narratives. We are using dialogue,
figurative language and great ad-
jectives to spice up our writings.
In math we are working on chap-
ter 8, which deals with expres-
sions and equations. In reading
we are continuing to work out
of our textbook. We are reading
a good story called Roadrunner's
Dance. We are also working hard
so we can meet our Accelerated
Reader goal so we could go to
Golden Corral at the end of the
quarter. We had four students
earn this privilege first quarter and
we want at least half the class to
earn it for the second quarter. We
are also busy recording our 100
book challenge steps so we can
get to 200 steps very soon. In sci-
ence we are working on Chapter
5 which is on forces and motion.
Media Center News: The stu-
dents at Central Elementary got
to choose their third and final RIF
book for this school year. What
a lot of good books they had to
choose from! The theme for this
RIF distribution was "Give the
Gift of Reading." To celebrate
that theme the students have
been bringing their "gently" used
books to donate to Central. These
books will be used in 100 Book
Challenge Tubs, AR Tubs and
PE. News: Students in K-2
at P.E. are learning soccer skills
necessary to be competitive in an
organized league, while Grades
3-4 have been learning about
Hockey. Grades 3-4 will be host-
ing their first ever Holiday Hockey
Tournament the week of Decem-
ber 15-18th during specials times.
Parents are welcome to come
r LL U S Real Estate
1804 S. Parrott Avenue Okeechobee
rf Sebring anandiy Owned& Operated
f GIve the Gift of MOBILITY fats
Scooters & Powerchairs
Walkers & Lift Chairs
Lifts & Carriers
Bathroom Safety Products
1 t Oxygen
i diabetic Testing Supplies
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pair Serv Ask us if You Qualify to get a
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Okeechobee Realty, Inc .
3126 Hwy.441 South 863-763-8222
kiW1 it P I ki JI
(( Lars OF AC'HVmES HERE
ciN E 2r2 with screened front atio allached back
At Central Elementary School. Ms. Enfinger's class compet-
ed in the Great American Balloon Race at Central Elementary
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Okeechobee News, Sunday, December 7, 2008 9
Inspectors deployed to pet stores
TALLAHASSEE Florida Ag-
riculture and Consumer Services
Commissioner Charles H. Bron-
son has announced that his de-
partment is conducting a sweep
of pet stores for five weeks to en-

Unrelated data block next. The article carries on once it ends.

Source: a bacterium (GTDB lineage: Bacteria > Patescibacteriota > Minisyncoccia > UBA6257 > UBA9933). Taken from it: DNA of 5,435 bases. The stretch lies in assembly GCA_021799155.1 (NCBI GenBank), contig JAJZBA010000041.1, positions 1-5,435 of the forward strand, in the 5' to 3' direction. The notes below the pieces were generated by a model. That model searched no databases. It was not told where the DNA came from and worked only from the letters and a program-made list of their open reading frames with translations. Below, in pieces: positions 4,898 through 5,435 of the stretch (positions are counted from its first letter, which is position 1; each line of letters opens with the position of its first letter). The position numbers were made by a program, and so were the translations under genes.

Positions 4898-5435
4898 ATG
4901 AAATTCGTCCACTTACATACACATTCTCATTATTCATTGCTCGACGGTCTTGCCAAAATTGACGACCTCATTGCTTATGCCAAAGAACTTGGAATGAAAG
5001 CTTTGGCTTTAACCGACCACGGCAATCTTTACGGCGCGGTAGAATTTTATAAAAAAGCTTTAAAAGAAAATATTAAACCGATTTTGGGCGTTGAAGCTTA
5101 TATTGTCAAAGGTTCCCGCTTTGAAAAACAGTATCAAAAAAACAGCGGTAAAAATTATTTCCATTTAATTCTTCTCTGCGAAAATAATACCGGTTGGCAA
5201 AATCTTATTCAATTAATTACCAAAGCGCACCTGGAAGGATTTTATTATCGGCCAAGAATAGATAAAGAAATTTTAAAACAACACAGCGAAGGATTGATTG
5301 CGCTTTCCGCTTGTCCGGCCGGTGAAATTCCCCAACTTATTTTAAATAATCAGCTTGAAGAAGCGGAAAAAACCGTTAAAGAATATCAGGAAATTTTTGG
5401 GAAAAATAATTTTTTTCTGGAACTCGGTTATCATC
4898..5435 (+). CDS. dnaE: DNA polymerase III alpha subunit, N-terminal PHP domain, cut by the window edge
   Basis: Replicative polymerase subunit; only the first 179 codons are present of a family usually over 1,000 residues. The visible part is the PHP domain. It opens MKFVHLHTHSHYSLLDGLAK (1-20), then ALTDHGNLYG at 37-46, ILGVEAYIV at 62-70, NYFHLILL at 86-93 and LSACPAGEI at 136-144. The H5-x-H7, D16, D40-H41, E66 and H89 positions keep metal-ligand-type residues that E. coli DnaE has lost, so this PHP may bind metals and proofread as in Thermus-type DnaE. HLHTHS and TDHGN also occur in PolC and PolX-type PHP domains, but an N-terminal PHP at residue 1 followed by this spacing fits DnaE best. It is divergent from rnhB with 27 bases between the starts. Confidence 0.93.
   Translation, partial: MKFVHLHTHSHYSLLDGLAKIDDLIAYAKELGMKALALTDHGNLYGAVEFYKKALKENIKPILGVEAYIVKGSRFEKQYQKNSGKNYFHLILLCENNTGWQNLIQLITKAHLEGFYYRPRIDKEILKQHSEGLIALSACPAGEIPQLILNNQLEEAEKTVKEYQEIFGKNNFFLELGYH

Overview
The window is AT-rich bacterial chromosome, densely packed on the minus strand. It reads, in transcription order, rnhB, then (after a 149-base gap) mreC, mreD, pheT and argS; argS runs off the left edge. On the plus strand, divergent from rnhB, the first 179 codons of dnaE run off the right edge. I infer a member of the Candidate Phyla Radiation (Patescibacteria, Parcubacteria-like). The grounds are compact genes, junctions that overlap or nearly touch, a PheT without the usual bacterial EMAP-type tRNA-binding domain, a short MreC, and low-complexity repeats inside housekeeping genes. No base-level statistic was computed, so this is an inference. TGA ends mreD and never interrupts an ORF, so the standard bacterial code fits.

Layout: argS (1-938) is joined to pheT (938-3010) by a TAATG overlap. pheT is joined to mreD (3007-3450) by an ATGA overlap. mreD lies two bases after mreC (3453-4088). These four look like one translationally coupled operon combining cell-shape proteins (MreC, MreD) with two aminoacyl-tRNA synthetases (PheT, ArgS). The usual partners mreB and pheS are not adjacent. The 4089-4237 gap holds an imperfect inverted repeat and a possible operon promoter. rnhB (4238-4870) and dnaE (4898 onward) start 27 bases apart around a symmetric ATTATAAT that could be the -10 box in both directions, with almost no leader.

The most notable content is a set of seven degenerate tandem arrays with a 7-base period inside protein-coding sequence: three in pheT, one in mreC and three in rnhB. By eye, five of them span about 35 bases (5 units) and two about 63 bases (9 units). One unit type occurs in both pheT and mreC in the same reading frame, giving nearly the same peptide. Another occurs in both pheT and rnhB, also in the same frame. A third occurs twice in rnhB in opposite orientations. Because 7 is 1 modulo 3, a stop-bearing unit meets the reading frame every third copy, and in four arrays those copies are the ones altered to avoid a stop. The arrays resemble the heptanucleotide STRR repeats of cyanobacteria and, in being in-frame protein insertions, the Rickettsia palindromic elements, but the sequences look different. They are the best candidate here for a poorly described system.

sure that such establishments are
complying with regulations that
protect consumers in the pur-
chase of pets.
"Pets bring a great deal of
joy to families and are often a
considerable investment," Com-
missioner Bronson said. "So it's
important to do business with a
reputable pet store or dealer who
knows and follows the law to
avoid problems from occurring
after a purchase of an animal."
Toward that end, inspectors
are visiting numerous pet stores
and dealers between now and
January 1 to make sure that a
store or dealer is complying with
Florida Statute 828.29, a law that
imposes certain obligations on
sellers and offers recourse to con-
sumers in the event that problems
Under the law, dogs and cats
must be at least eight weeks of
age when sold or offered for sale,
and each animal must be accom-
panied by a Florida health cer-
tificate signed by a licensed and
accredited veterinarian within
the past 30 days documenting
required vaccinations, tests and
treatments for internal or external
In addition, the law requires
a dealer to provide a purchaser
with information on the buyer's
rights under the law, which in-
cludes the right to return, ex-
change or receive reimbursement
for veterinary expenses if an ani-
mal is deemed unfit by a licensed
veterinarian within 14 days of pur-
Aside from making sure that
a dealer is complying with the
law, consumers should also con-
sider suitability when purchas-
ing an animal, Bronson said. For
example, some breeds of dogs
may be less appropriate if there
are infants or young children in a
home. Likewise, consumers may
want to think twice before pur-
chasing a large animal if they live
in a small dwelling.
Commissioner Bronson of-
fered the following tips to con-
sumers who are considering or
planning to purchase a dog or
Don't buy on impulse. Re-
search the size and breed of the
animal for suitability with your
lifestyle and circumstance.
Examine the health certificate
that is required to be presented
upon sale for completeness and
compliance with the law.
If there is a problem with
your pet after purchase, contact
the seller immediately.
The department's Division of
Animal Industry assists consum-
ers, veterinarians and pet deal-
ers in educating them about the
pet law and making sure that its
provisions are followed. For ad-
ditional information or to file a
complaint, consumers can call
During the last three years,
consumers who have filed com-
plaints or sought assistance from
Bronson's office for alleged viola-